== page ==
The common cold can strike at any time of year, but most people likely associate colds with winter. Colds tend to spread more easily in winter, when people typically spend more time indoors with windows closed, thus making it easier for colds and other viruses to spread.
Many people have their own remedies when it comes to treating colds, and those strategies may include a daily glass of tea. Tea has been a beloved beverage for quite some time. According to the UK Tea & Infusions Association, tea can be traced all the way back to 2737 B.C. in China. As the legend has it, Chinese Emperor Shen Nung was sitting beneath a tree when some leaves blew into some boiled drinking water his servant had been preparing for him. The emperor tried the concoction, and the rest is history.
Since tea was first (accidentally) consumed, it has become an integral part of many people’s daily lives. That’s even more so when people feel a little under the weather, which might prompt some to wonder if tea actually boasts any medicinal properties or if it’s all just legend. According to Penn Medicine, various types of tea do, in fact, provide some notable health benefits.
A comparative study published in the Journal of Food Science in 2010 found that white tea might be the most effective cancer-fighting tea thanks to its robust antioxidant content. Penn Medicine also notes white tea is a source of fluoride, catechins and tannins, which means it could help to strengthen teeth and fight plaque.
Harvard Medical School notes the curious distinction that herbal teas are not technically tea, as they typically lack the leaves or leaf buds of tea plants. Herbal teas are in fact made from tisanes, which are blends or infusions of dried fruits, flowers, spices, or herbs. Harvard Medical School advises speaking with a physician prior to drinking herbal teas, as they can cause problems among individuals with certain medical conditions. If a doctor gives the green light for herbal teas, people may be happy to learn that they’ve been linked to a host of health benefits, including improved sleep, reduced stress and lower blood pressure, among others.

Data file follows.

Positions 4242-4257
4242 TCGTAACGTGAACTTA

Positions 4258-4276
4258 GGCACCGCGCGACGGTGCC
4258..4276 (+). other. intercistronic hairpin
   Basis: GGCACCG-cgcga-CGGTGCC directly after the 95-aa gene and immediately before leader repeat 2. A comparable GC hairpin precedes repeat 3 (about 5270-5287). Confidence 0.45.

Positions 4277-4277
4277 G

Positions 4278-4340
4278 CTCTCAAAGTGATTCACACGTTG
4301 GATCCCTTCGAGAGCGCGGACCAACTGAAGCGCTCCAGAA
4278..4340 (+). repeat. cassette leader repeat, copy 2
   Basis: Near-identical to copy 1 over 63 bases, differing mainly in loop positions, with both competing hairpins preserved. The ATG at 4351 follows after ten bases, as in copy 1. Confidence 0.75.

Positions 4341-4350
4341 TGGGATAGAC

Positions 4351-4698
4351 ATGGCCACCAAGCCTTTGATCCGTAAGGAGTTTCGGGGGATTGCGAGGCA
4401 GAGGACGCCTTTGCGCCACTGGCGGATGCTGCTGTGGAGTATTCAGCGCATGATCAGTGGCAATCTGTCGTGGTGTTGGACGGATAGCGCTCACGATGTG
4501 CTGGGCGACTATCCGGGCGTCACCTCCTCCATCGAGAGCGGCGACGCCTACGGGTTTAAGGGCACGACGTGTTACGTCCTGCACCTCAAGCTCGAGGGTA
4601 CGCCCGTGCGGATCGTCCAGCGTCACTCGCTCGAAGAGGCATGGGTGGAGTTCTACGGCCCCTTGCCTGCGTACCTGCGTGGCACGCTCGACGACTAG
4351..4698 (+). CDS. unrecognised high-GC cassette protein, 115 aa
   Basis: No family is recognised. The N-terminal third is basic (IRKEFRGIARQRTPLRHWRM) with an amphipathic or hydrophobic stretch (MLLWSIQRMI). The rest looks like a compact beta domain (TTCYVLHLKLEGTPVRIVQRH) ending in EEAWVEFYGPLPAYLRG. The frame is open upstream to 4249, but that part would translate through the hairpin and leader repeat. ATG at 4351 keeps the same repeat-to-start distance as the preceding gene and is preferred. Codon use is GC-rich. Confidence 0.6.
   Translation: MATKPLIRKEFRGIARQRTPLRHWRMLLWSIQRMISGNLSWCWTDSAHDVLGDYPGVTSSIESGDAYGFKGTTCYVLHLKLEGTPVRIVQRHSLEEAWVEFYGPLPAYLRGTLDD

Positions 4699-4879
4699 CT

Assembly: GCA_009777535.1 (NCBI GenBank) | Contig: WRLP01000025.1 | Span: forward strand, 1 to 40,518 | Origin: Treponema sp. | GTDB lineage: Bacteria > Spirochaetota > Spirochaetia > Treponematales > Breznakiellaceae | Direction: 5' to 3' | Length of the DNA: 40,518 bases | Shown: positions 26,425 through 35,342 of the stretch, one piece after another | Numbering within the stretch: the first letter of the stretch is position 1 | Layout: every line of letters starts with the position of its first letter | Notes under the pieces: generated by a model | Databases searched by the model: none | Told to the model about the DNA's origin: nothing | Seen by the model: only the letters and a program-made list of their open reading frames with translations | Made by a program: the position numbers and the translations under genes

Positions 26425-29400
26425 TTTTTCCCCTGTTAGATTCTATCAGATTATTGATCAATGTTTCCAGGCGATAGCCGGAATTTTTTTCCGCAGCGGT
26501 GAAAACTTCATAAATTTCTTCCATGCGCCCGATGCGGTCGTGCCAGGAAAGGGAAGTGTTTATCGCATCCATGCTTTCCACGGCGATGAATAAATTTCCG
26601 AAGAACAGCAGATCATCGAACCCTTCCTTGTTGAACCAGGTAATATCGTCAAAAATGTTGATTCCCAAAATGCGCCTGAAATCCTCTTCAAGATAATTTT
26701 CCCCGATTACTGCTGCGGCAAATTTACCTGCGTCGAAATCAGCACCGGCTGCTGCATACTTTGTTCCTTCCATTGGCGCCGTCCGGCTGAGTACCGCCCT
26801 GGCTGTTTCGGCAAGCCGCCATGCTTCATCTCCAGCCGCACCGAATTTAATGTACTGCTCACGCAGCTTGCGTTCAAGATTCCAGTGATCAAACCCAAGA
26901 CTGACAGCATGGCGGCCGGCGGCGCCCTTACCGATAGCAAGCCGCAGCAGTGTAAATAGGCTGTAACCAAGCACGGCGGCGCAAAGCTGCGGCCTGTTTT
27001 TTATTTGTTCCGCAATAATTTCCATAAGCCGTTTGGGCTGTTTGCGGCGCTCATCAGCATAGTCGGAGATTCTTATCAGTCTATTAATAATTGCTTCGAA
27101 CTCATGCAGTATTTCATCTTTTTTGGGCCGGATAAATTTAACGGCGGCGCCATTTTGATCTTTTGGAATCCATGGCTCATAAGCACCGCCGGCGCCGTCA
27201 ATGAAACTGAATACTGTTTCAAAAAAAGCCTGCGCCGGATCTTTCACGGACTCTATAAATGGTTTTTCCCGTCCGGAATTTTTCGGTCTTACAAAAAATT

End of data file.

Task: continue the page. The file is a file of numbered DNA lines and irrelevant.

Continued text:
Penn Medicine notes that green tea is high in flavonoids, which are a type of metabolite found in plants. Flavonoids have been linked to improved heart health because they can help to lower levels of bad cholesterol and reduce blood clotting. In addition, a 2014 study published in the European Journal of Nutrition concluded that green tea and its catechins can help to improve blood pressure.
Should certain teas be avoided?
Though white tea, herbal tea, green tea, and other forms of the popular beverage have been linked to various health benefits, Penn Medicine notes other types of tea are best avoided. For example, detox teas, which Penn Medicine notes are often laced with laxatives, can be harmful to overall health. Bubble teas also tend to be high in sugar and calories. In general, it’s best to discuss tea with a physician before making it a part of your daily routine.
Tea can provide a host of health benefits, and individuals are urged to discuss those properties with a physician as they look to turn over a healthier leaf.